nep-pay New Economics Papers
on Payment Systems and Financial Technology
Issue of 2016‒08‒07
ten papers chosen by
Bernardo Bátiz-Lazo
Bangor University

  1. Cash and non-cash payments in a long run perspective, Spain 1989-2014 By Maixe-Altes, J. Carles; Mourelle, Estefanía
  3. On the essentiality of E-money By Chiu, Jonathan; Wong, Tsz-Nga
  4. On the Use of Computer Programs as Money By Ross D. King
  5. Call Me Maybe: Experimental Evidence on Using Mobile Phones to Survey Microenterprises By Robert Garlick; Kate Orkin; Simon Quinn
  6. Explanations or advice: The impact of financial literacy on information acquisition behavior By Sprenger, Julia
  7. Credit Risk and Collateral Demand in a Retail Payment System By Héctor Pérez Saiz; Gabriel Xerri
  8. The Palmer Rule and the convertibility of bank notes in Spain By Yolanda Blasco-Martel
  9. Recalibrarea sistemului bancar european in contextul noilor cerinte si realitati By Danila, Marius
  10. Financial Markets and Financial Institutions in Russia in 2015 By Abramov Alexander

  1. By: Maixe-Altes, J. Carles; Mourelle, Estefanía
    Abstract: This work investigates the relationships between the retail payment system, monetary aggregates and economic activity in Spain. This approach is taken from a new perspective: that of the transformations that have been favored by ICT in the payment system. The methodology used is based on cointegration analysis and the estimation of error correction models. Likewise, an indicator of cashless transactions is proposed in order to illustrate whether a particular society can be classified as “cashless”. We use the Johansen procedure to unveil long-run relationships that are integrated in the real sector, the monetary system and the value of cashless transactions. We prove the relevant (and direct) impact of changes in the monetary system and national income on the value of cashless transactions. Using error correction models, we observe that the most important short-run relationships in terms of the value of cashless transactions are those related to the real sector of the economy, while with regard to monetary variables, the relevance is focused on the more liquid sectors. The empirical results evidence the intensive progress of the cashless society in Spain, where the banking sector, the regulatory changes and ICT development have played a key role.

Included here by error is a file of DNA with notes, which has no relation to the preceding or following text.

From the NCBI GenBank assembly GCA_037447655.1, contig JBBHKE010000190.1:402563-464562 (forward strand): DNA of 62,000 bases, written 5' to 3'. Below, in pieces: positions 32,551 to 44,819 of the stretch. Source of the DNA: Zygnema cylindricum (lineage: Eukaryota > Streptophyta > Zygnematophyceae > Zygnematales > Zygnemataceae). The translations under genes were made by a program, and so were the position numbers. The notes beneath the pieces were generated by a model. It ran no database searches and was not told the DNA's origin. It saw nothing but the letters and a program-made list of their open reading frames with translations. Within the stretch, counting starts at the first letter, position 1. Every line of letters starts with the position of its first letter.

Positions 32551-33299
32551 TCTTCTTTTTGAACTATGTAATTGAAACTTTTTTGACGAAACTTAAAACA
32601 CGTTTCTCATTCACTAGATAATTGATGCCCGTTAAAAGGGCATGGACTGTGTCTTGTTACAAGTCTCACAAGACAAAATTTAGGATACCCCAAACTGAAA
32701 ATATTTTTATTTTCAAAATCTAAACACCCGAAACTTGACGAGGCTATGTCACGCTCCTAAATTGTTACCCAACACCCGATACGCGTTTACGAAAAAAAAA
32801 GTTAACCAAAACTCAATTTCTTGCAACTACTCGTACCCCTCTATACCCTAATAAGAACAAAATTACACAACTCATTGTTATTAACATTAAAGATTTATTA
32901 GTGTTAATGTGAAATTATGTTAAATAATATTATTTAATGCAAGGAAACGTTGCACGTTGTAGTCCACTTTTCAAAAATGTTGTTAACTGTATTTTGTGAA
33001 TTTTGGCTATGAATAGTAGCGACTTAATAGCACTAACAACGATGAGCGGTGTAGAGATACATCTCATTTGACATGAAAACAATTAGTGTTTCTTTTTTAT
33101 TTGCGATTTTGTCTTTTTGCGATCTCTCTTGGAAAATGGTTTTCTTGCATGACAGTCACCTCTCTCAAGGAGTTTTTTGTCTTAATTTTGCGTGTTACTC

Keywords: Cashless payments, money supply, ICT
    JEL: E42 E51 G20 N2
    Date: 2016–07–16
  2. By: Manoj B. Vanara
    Abstract: Customer satisfaction is defined as the way that customer usually view or feel about certain services and products. Internet Broadband services providers are of paramount importance in the developing economy of India. Many Internet Broadband service providers are offering various services in the market. Customer satisfaction with regards to Broadband services is resulting from the evaluation of service provided by an ISP to an individual in relation to expectations. This study is mainly focused to understand the Consumer satisfaction with regards to of BSNL Broadband services in Ahmedabad. The outcomes of this survey can be used by the BSNL, for understanding the customers satisfaction in respect to Broadband services and add value to their customers to increase their market share and Brand Image. This paper also attempts to understand the brand awareness, competitive strength of the company and problems faced by the customers, which helps the company to take appropriate measures to solve the problems. The Primary data was collected through survey method and was analyzed with the help of various statistical tools to draw meaningful conclusion. Key words: Customer satisfaction, Broadband
    Date: 2016–06
  3. By: Chiu, Jonathan; Wong, Tsz-Nga
    Abstract: Recent years have witnessed the advances of e-money systems such as Bitcoin, PayPal and various forms of stored-value cards. This paper adopts a mechanism design approach to identify some essential features of different payment systems that implement the optimal resource allocation. We find that, compared to cash, e-money technologies allowing limited participation, limited transferability and non-zero-sum transfers can help mitigate fundamental frictions and enhance social welfare, if they satisfy conditions in terms of parameters such as trade frequency and bargaining powers. An optimally designed e-money system exhibits realistic arrangements including non-linear pricing, cross-subsidization and positive interchange fees even when the technologies incur no costs. Regulations such as a cap on interchange fees (à la the Dodd-Frank Act) can distort the optimal mechanism and reduce welfare.